Instagram's Co-Founders Quit Amid Reports of Tension with Facebook

Is Mark Zuckerberg going to ruin Instagram, the last fun social network?

Instagram is arguably the last fun social media platform, where pretty pictures of happy people meld with celebrity gossip and good memes. Its co-founders Kevin Systrom and Mike Krieger are leaving it behind.

The New York Times reports the two founders announced their resignation from Facebook Inc. Monday, six years after the social networking giant purchased Instagram for a tidy sum of $1 billion. Zuckerberg bid them adieu with kind words, wishing them “all the best and I’m looking forward to seeing what they build next."

That's lovely. But according to other reports, not all is fine in Silicon Valley.

Zuckerberg, it seems, can be a bit of a micro-manager. When Facebook first purchased Instagram, both parties pledged to maintain the independence of the two services from one another, which, as Bloomberg reports, was mostly successful—Systrom and Krieger were allowed to develop and maintain their platform using Facebook's resources for the better part of their tenure. In fact, you would be forgiven if you had no idea Facebook even owned Instagram. But recently, Zuckerberg's interest piqued. Facebook's public image was in the toilet—more on that in a moment—and he reportedly increased his involvement in the platform. Sources told Bloomberg that Facebook began mentioning Instagram more during business calls; in one call, Zuckerberg implied the phot0-sharing app's impressive growth could be credited to Facebook. He also wanted "content production on Instagram to flow to Facebook," a source told TechCrunch, meaning closer integration between the two platforms. Instagram's co-founders resisted.

This has happened to Zuck before. Jan Koum, the founder of WhatsApp, a messaging app acquired by Facebook in 2014, quit the company in April. He reportedly did not like how Facebook wanted to handle users' private data, among other disagreements over the business model. His co-founder Brian Acton had left in November of last year, almost immediately dumping $50 million into a rival app called Signal that focuses on privacy. He also supported a #DeleteFacebook campaign after the Cambridge Analytica fall-out. And Palmer Luckey, the founder of Oculus, a VR company purchased by Facebook in 2014, left his role in March 2017. His departure was marred by controversy—including his support of right-wing groups—but he later warned" be careful who has control" at Facebook.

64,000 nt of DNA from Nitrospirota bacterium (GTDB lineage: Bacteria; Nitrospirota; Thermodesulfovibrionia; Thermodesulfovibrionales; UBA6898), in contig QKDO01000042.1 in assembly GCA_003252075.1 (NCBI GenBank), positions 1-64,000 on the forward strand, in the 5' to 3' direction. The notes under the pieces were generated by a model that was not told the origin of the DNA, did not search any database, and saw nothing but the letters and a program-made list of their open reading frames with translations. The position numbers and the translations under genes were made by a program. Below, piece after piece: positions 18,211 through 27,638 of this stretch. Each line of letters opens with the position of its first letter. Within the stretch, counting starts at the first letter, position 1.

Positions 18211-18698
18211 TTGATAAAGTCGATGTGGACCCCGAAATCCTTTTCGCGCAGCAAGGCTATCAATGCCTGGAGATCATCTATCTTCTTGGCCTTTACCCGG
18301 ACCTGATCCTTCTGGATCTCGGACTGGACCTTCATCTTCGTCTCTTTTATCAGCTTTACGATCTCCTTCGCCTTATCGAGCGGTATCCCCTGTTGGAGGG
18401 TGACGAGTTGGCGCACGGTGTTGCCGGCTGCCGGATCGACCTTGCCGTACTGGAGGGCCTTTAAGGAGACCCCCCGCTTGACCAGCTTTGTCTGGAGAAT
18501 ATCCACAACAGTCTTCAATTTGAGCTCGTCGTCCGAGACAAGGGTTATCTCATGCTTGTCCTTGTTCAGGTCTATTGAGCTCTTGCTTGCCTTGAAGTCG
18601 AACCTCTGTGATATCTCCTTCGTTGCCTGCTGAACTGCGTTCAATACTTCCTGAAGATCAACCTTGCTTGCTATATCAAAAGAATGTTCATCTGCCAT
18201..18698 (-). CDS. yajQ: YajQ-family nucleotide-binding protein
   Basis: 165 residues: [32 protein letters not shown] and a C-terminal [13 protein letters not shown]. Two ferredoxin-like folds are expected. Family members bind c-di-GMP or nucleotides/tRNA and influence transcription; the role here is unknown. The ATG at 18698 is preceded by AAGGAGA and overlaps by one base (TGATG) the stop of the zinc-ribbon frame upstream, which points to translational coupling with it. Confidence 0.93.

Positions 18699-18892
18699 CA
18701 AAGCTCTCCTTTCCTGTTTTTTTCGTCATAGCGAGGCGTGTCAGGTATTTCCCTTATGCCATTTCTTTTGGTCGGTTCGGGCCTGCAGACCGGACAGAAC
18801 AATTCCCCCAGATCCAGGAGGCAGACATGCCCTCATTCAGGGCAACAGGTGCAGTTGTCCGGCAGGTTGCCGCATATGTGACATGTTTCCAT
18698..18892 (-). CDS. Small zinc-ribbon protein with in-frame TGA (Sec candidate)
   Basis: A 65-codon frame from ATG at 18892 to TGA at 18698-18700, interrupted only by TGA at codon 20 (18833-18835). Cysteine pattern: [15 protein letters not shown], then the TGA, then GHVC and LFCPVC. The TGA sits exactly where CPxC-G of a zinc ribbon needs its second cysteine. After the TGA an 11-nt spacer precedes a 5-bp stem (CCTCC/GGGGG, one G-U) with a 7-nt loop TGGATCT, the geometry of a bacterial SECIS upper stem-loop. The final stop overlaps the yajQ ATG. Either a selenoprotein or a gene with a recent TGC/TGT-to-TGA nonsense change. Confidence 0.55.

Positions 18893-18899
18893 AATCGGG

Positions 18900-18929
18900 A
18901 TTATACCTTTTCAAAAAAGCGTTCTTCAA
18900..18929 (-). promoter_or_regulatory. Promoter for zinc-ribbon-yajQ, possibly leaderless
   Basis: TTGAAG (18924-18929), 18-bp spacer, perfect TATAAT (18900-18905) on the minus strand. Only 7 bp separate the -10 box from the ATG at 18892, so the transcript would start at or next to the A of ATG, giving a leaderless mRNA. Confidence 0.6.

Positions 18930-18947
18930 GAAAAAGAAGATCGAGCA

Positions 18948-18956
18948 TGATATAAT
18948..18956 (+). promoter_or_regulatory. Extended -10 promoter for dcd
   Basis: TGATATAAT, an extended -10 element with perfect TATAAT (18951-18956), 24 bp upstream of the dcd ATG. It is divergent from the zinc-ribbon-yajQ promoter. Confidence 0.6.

With Systrom and Krieger gone, Zuckerberg gets to name a new head of Instagram and take the platform in any direction he desires. Its most hated feature, the algorithmic news feed that replaced the original chronological feed, has been revamped. It seems what is left is to more closely align the Facebook and Instagram experience for users. In other words, the stuff Systrom and Krieger were resistant to.


Facebook is not fun. It's where you go to mindlessly watch bad social videos, fight about politics with your relatives in Arizona, and potentially fall into a fake news trap. You may have sacrificed your personal data to it. You probably don't trust it, or Zuckerberg, anymore. Pew Research Center shows Facebook's usership has flat-lined, while Instagram is still steadily growing. Facebook is the app of the olds, while Instagram is fresh enough for new generations. How does the Instagram experience benefit from melding with that?

When Instagram's co-founders announced their resignation Monday, they said were "taking some time off to explore our curiosity and creativity again." Hopefully that exploration will lead them to create another brilliant new social media app, where users can enjoy themselves without fearing for their privacy or the interference of the dreaded algorithm.

In their original statement, Systrom and Krieger also made no mention of Zuckerberg, as Business Insider pointed out. A later Instagram post from Systrom repeated it almost verbatim, except for a diplomatic addition highlighting the business lessons they'd learned from Zuckerberg and other Facebook bigwigs. Take that as you will. To us, it seems the rats are abandoning the ship, and leaving plenty of warnings in their wake.

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This story originally appeared on Esquire.comMinor edits have been made by the editors.

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Sarah Rense
Sarah Rense is the Lifestyle Editor at Esquire, where she covers tech, food, drinks, home, and more.
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